Perfume Genius - Too Bright

Released September 23, 2014

By Brendan Tuytel

Mike Hadreas’s debut was something special. Learning, under the moniker Perfume Genius, was intimate, daring, yet simple. Recorded after moving to Washington in what was a very dark time for the artist, Hadreas composed simple melodies to jarringly morose words. It was haunting, it lingered, it was memorable. Additionally, the context only amplified how special of a record it was. Done with rudimentary recording equipment, to have the level of depth it had was a feat. So when he followed it up with a properly recorded studio effort, something was lost in translation.

Too Bright succeeds where Put Your Back N 2 It fell short. Hadreas goes into new song writing territory that wasn’t initially possible and the result is utterly fantastic. The second track, Queen, sticks with you with its slightly odd take on pop. His troubled voice is as poignant as ever, but is used with much different accompaniment making for an exciting new sound. Put Your Back N 2 It just wasn’t different enough to be memorable; it felt content to sit in its status quo repeating formerly established tropes, almost like an extension of Learning.

This is when Too Bright is at its best, when its stepping as far from the past comfort zone as possible. Tracks like the aforementioned Queen, Fool, and Longpig all contest Hadreas’s typical sound and are remarkable as a result. The tracks can be sombre in content, but are juxtaposed by rhythmic and enamoring beats and pop instrumentation. But Hadreas finds balance by having intermissions of more mellow songs. Simple piano tracks are spread throughout the album, but never impose or detract from the experience. Rather, they keep the album from being over indulgent or imposing. It provides a fantastic overall package.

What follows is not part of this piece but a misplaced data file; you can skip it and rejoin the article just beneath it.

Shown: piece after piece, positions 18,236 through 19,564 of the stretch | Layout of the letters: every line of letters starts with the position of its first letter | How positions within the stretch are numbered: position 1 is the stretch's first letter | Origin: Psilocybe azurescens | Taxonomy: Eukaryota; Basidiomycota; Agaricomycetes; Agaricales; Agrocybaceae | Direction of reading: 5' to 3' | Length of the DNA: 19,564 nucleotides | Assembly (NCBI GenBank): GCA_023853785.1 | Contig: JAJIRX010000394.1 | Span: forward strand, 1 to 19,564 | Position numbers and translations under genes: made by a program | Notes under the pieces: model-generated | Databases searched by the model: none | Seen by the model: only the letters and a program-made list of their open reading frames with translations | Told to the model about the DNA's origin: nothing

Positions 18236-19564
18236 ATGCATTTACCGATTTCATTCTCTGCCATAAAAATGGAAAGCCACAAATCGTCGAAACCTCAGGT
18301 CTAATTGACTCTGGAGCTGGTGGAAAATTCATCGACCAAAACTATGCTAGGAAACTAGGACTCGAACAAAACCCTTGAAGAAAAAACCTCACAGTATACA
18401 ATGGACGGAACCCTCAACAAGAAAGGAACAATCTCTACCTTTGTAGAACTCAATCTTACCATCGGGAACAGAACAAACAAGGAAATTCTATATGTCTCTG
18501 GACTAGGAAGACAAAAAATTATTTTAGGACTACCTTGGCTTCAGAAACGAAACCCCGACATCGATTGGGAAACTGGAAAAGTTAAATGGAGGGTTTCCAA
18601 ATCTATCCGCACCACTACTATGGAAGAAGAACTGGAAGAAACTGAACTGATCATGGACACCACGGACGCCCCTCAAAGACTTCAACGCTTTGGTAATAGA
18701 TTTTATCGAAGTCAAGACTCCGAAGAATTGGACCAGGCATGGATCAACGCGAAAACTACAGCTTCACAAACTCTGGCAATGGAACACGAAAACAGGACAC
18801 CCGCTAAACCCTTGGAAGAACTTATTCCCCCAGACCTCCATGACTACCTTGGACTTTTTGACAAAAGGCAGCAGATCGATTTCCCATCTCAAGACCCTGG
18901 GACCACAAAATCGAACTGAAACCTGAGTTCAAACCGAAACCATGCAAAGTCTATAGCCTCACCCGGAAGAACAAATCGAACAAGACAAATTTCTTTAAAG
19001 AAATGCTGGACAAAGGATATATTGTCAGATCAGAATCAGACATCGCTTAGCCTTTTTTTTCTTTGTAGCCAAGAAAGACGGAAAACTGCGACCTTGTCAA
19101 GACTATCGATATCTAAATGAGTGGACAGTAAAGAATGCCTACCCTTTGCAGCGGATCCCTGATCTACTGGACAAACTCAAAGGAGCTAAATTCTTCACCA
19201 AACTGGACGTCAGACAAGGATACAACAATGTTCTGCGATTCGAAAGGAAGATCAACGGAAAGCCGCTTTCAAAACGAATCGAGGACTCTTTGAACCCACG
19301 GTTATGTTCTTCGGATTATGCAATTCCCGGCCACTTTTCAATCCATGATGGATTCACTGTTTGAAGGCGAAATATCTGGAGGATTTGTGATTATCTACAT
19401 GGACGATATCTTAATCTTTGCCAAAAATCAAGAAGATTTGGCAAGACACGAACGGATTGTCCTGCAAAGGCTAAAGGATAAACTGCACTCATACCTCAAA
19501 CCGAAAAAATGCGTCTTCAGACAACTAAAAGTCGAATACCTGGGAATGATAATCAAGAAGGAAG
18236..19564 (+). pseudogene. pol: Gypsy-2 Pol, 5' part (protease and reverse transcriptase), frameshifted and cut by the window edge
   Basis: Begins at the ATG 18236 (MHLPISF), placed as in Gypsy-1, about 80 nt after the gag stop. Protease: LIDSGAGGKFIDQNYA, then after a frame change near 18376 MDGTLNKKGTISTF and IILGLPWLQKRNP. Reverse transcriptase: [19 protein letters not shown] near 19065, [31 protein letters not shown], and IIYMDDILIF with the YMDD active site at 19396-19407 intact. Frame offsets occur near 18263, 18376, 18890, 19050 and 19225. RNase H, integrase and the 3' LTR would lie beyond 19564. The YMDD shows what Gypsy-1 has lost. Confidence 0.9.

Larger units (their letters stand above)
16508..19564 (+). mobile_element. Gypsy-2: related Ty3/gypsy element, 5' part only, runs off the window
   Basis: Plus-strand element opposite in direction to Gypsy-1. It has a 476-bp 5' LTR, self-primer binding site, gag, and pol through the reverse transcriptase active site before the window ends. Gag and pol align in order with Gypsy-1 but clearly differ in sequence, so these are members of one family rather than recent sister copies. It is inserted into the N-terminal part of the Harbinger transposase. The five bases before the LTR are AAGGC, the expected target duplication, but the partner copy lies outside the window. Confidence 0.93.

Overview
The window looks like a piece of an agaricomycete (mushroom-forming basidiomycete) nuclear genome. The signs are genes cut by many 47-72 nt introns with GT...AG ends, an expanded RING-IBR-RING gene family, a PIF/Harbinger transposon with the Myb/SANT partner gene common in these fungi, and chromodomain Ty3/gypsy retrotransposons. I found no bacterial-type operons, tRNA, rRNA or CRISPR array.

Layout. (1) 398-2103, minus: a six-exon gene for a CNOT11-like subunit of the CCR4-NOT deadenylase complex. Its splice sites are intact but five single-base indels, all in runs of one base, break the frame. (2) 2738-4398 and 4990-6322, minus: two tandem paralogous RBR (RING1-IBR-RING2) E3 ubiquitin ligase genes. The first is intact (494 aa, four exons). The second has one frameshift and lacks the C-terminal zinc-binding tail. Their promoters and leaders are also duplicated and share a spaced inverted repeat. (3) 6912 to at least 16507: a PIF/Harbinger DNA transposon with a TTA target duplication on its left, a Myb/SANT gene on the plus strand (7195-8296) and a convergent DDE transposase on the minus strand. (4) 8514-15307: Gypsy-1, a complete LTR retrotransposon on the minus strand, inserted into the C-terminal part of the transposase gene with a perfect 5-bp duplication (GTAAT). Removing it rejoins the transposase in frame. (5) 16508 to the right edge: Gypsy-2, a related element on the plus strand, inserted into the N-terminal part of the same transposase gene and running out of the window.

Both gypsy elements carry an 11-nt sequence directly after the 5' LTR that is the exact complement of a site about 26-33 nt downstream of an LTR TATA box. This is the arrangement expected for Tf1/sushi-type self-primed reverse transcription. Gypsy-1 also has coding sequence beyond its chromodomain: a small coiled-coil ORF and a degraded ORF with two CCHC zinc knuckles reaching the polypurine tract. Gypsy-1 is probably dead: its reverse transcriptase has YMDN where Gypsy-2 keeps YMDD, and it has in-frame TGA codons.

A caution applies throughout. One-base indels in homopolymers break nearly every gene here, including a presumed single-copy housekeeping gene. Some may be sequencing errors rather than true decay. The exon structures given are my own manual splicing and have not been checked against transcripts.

Too Bright is Perfume Genius’s biggest success to date. Learning was a great album that was made better by a story, but Too Bright reaches a new level of musicianship. Yet at its core, it still has similar fundamentals. At no point did it feel too unfamiliar. What separates it is that it’s done in so many utterly better ways. The new takes on his old style are bold and refreshing not just in terms of him as an artist, but music in general. This is a truly unique album that has a great collection of songs that you’ll want to keep coming back to, and they’re surrounded by complimentary fillers in such an expert way. By indulging in his individuality, Hadreas has put forth a sound that only he can really offer. As soon as I had played the album once, I started it up again simply to indulge the craving it gave me for more. This is the illness and the cure, living in a constant dichotomy of self and it is beautiful for it.